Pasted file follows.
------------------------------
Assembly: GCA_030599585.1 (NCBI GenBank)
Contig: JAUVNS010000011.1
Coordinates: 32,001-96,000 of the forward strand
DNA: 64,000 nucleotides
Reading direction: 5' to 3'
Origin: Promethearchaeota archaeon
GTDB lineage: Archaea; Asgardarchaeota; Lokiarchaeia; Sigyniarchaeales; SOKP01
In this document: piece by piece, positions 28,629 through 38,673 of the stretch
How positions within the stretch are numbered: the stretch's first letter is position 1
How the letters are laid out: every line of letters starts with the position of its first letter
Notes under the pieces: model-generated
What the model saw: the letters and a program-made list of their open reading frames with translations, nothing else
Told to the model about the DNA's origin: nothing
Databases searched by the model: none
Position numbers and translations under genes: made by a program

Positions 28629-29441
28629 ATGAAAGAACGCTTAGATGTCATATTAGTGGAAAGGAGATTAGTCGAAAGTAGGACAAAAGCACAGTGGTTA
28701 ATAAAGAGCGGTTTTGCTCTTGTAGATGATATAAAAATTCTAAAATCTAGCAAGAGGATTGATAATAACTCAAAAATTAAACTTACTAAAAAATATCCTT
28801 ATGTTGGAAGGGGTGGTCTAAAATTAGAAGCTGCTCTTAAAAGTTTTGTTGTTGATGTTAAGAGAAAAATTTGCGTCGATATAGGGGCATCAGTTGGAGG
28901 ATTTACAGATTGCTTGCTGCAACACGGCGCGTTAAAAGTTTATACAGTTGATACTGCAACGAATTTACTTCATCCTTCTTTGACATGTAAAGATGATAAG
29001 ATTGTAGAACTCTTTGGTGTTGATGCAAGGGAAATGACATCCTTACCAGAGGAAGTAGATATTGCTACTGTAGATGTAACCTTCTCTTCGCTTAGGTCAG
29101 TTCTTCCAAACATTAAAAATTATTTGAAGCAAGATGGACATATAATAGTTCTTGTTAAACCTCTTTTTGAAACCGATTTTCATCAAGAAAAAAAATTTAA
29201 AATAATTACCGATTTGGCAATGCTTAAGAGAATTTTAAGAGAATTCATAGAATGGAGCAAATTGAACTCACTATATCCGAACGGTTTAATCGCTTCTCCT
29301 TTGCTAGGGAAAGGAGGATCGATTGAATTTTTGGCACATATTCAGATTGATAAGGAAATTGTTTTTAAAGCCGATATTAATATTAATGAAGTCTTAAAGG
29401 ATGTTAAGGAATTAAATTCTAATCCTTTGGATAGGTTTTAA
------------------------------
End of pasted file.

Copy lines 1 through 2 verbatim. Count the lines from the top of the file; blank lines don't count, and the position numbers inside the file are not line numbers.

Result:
Assembly: GCA_030599585.1 (NCBI GenBank)
Contig: JAUVNS010000011.1